Book #2 Lorlenalin’s Lies is complete and should be available Summer 2016.
But my current project is book #3, which I haven’t named yet. This book is about Bergen.
Where do you find it more relaxing to write?
I can write anywhere. I spent the first five years writing Dolor and Shadow and Lorlenalin’s Lies, on lunch hours, during 15-minute breaks, and in restaurants. I can block anything out. I had to. I prefer writing at home, in my room, at my desk where I sit tucked into a corner with my cat, Cookie, sleeping next to me, a cup of coffee in front of me, and a blanket in my lap.
Do you plot your books out or do you ‘write as you go’?
Oh, they are plotted: every word, every decision, every exchange. Everything has a purpose. Every conversation lays the foundation for another, larger story that’s coming. I see the last scene of the last book and am currently holding in two to three scenes from each book. I have three white boards at home—yes, I’m that kind of Nerd!—all outlining each and every decision and turn my characters all take, when, and with whom.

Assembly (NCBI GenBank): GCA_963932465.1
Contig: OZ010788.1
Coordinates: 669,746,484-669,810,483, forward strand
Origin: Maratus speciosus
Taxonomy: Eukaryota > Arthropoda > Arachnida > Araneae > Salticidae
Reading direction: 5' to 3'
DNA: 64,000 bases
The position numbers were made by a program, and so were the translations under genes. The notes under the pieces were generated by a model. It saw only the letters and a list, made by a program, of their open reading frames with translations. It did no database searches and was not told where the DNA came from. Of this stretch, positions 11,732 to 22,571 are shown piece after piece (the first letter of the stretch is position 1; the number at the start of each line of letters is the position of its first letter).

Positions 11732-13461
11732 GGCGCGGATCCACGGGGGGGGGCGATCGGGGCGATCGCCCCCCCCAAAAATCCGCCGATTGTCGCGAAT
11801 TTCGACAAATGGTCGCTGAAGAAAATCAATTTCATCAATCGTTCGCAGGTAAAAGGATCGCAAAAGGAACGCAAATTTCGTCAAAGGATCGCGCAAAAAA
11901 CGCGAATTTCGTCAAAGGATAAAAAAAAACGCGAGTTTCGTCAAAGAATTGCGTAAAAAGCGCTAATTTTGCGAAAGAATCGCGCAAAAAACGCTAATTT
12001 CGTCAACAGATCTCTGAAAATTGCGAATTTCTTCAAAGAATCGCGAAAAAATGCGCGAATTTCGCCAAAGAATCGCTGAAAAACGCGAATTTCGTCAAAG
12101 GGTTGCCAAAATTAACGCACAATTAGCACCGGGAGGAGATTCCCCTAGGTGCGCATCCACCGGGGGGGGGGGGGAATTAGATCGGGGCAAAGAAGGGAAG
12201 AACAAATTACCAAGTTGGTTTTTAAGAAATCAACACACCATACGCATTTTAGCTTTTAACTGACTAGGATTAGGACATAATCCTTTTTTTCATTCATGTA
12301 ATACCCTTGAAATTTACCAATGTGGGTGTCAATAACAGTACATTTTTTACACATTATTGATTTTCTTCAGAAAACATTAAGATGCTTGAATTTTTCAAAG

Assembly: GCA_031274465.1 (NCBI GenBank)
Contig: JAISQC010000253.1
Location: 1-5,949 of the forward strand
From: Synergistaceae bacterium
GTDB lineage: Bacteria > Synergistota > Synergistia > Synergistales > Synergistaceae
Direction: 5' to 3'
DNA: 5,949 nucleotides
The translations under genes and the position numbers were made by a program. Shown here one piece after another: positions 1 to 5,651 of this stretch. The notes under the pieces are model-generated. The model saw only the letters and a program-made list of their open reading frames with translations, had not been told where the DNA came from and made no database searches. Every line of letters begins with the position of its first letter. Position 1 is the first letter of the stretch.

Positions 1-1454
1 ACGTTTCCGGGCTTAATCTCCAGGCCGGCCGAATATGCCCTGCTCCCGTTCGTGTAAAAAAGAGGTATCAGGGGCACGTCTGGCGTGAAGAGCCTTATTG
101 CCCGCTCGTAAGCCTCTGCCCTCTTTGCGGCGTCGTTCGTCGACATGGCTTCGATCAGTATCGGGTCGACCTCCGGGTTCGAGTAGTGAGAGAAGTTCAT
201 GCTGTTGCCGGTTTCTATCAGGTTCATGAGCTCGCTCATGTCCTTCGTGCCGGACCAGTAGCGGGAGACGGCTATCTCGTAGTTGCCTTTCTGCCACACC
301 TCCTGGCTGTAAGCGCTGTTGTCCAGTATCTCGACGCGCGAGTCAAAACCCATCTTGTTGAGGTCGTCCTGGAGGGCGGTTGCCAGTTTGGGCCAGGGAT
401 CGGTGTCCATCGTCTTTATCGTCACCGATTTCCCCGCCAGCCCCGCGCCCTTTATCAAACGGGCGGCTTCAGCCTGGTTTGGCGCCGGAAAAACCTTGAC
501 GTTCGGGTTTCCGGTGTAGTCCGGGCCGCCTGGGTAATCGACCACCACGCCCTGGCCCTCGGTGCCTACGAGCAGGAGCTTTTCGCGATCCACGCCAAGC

How do you handle writers block?
Research. I’ve actually never had writer’s block. I have always had something to write. And when I exhaust a topic or an idea, I hit the books and read Wikipedia until a new idea develops. I love reading Encyclopedias.
Where can readers find you?
I am everywhere! I love online socializing and welcome conversation. When I am not writing, you can find me on Scribophile, Twitter, Facebook, and Goodreads. My username, in most cases, is Angela B. Chrysler and on Twitter I am @abchryslerabc. I also have an account on Pininterest, LinkedIn, Tumblr, Google+. But, all of my social media links are provided on my website, which is http://www.angelabchrysler.
When I am writing, you can’t find me.
Top 5 reasons why you want to become an author.
Ooh! A challenge!
To get the stories out of my head because they hurt me.
Because I need to.
I think I only have three reasons! Thank you so much for this! I really had fun!
Thank you for taking the time Angela. We look forward to your book next year.
This interview was conducted by the author S.J. Hermann. Learn more at http://sjhermannauthor.blogspot.com/